About this Journal Submit a Manuscript Table of Contents
Anemia
Volume 2012 (2012), Article ID 650730, 3 pages
http://dx.doi.org/10.1155/2012/650730
Editorial

A Molecular, Genetic, and Diagnostic Spotlight on Fanconi Anemia

1Division of Hematology & Oncology, School of Medicine, Oregon Health & Science University, 3710 SW US Veterans Hospital Road, R&D-2, Portland, OR 97239, USA
2Stem Cell and Leukaemia Proteomics Laboratory and Paediatric and Adolescent Oncology, University of Manchester, Royal Manchester Children’s Hospital and The Christie NHS Foundation Trust, Manchester Academic Health Science Centre, Manchester M20 4BX, UK
3Division of Biological Stress Response, The Netherlands Cancer Institute, Plesmanlaan 121, 1066 CX Amsterdam, The Netherlands

Received 26 June 2012; Accepted 26 June 2012

Copyright © 2012 Laura E. Hays et al. This is an open access article distributed under the Creative Commons Attribution License, which permits unrestricted use, distribution, and reproduction in any medium, provided the original work is properly cited.


Eighty-five years ago Dr. Guido Fanconi described a family with three brothers with microcephaly, hyperpigmentation of the skin, hypoplasia of the testes, and who developed a lethal anemia between the ages of 5 and 7 [1, 2]. Since 1931, patients with this distinctive combination of clinical features have been classified as having Fanconi anemia (FA). To date, diagnosis of this disease, which as we know can manifest with variable clinical presentation, is based on increased chromosomal breakage in response to DNA crosslinking agents.

In addition to anemia, FA patients are highly predisposed to leukemia, head and neck squamous cell carcinoma, and gynecological cancers [3]. FA is caused by biallelic or X chromosome-linked mutations in one of 15 different genes, eight of whose gene products (FANCA, FANCB, FANCC, FANCE, FANCF, FANCG, FANCL, and FANCM) form a nuclear core complex that must be intact to ubiquitinate FANCD2 and FANCI. The ubiquinated FANCD2/FANCI heterodimer then functionally interacts with down-stream FA proteins (FANCD1/BRCA2, FANCJ/BRIP1, FANCN/PALB2, FANCO/RAD51C, and FANCP/SLX4) to mediate DNA damage responses [4].

This special issue provides a wide range of scientific papers and reviews that examine in detail techniques for diagnosis of FA, molecular and genetic mechanisms of FA protein function, comprehensive details of the varied clinical manifestations, new model systems for study of this disease, and potential new therapeutics. Three papers describe FA relevant aspects in FA diagnoses using chromosomal breakage analysis and mutation detection by multiplex ligation-dependent probe amplification (MLPA) and PCR-based Sanger sequencing, or next generation sequencing. The strategy to detect mutations and the genetic counseling of involved families should be adapted when there is evidence for a founder effect, which results in a high prevalence of a common mutation in a specific population. In this special issue, Y. de Vries et al. provide evidence that FA-C patients with the FANCC c.67delG mutation in the Dutch and Canadian Manitoba Mennonite populations originate from a common founder.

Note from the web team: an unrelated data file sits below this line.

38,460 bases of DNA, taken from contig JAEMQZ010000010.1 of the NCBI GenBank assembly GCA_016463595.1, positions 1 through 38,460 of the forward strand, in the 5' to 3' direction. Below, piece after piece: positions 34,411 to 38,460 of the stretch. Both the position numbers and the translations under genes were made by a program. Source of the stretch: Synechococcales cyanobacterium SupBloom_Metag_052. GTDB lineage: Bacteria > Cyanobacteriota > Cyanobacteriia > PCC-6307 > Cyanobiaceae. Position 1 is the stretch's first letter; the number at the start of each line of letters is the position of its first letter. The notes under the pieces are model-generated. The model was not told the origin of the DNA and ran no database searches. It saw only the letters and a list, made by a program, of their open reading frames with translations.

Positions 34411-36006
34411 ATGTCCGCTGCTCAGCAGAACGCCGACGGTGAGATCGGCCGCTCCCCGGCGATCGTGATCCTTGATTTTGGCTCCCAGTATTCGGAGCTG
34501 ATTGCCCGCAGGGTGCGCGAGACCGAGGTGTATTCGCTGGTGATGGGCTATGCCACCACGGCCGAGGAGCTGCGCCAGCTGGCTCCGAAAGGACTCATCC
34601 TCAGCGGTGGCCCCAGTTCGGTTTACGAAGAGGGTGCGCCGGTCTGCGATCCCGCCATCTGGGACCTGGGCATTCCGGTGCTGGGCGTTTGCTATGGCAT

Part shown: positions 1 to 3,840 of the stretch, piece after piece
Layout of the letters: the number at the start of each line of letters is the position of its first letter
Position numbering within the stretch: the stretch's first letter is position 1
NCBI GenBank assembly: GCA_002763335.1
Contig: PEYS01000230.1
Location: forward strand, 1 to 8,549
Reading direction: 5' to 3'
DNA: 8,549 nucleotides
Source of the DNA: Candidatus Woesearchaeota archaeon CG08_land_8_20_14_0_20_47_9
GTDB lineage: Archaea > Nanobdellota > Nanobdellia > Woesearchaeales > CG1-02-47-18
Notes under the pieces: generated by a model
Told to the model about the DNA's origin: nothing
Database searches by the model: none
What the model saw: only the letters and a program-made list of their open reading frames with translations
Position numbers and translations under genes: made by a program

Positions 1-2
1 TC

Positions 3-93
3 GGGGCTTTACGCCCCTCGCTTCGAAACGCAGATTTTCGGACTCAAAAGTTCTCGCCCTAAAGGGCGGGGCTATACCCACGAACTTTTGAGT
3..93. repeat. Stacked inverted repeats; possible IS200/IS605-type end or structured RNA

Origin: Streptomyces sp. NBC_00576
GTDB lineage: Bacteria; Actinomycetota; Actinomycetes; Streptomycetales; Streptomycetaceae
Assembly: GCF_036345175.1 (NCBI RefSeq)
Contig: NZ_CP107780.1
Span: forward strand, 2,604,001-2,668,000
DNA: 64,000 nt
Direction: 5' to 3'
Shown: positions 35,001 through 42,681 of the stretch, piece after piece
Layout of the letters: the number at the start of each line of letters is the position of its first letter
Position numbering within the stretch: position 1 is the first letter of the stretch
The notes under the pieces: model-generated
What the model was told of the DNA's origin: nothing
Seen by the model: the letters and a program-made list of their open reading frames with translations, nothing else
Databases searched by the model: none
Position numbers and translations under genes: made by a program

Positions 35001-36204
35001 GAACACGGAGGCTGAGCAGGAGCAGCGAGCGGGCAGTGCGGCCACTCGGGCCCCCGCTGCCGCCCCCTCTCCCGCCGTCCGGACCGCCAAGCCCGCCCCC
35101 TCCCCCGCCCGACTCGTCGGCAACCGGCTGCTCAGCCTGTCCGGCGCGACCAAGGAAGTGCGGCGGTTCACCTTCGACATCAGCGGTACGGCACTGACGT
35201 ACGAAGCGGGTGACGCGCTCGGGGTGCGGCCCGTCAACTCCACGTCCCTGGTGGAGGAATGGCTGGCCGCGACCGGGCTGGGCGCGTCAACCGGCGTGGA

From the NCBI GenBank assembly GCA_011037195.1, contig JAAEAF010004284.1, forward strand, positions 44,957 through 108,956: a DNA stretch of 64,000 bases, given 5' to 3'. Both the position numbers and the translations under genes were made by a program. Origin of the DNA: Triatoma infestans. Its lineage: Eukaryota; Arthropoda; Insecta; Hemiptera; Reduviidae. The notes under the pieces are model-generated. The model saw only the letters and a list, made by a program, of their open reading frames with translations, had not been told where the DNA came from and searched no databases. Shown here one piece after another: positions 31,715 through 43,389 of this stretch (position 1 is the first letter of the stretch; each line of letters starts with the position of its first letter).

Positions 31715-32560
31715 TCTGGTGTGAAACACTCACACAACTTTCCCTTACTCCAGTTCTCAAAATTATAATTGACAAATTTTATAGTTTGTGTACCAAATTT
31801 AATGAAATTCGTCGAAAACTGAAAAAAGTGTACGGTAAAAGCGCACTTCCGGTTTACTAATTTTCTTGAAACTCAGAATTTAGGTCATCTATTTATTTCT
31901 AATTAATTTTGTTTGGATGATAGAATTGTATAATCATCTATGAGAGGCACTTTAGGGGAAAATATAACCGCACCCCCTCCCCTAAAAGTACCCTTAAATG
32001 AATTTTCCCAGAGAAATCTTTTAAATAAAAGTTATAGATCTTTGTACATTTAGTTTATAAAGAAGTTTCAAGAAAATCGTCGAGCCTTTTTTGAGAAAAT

One impediment to FA research has been the relative lack of a murine model that truly recapitulates the severity of FA hematopoietic defects. In the data reported by J. H. E. Verhagen-Oldenampsen et al., Ercc1-deficient mice were used as model for FA-like bone marrow failure. Although no ERCC1 mutations have been detected in FA patients, ERCC1 interacts with FANCP/SLX4 and functions in interstrand crosslink repair [5], the critical type of DNA damage recognized and repaired by the FA/BRCA pathway [6] (Figure 1).

650730.fig.001
Figure 1: Schematic overview of the FA pathway. The FA pathway operates to maintain genomic stability in response to stalled replication forks, particularly in the context of interstrand DNA crosslinks (ICLs) that covalently link the two strands of the DNA helix. Replication stalling is detected by the FANCM sensor complex and triggers the activation of the Rad3-related protein kinase ATR, resulting in the phosphorylation of several FA proteins. FANCM becomes a docking platform for the other FA core complex proteins including the FANCL E3 ubiquitin ligase. The core complex activates the two members of the ID complex, FANCD2 and FANCI, by monoubiquitination (Ub) to promote ICL repair. The incision complex includes FANCP/SLX and ERCC1 and is essential to resolve the crosslink. Repair and replication fork restart is further accomplished using translesion synthesis (TLS) and homology-directed repair (HDR) which involves BRCA2/FANCD1, PALB2/FANCN, and RAD51C/FANCO.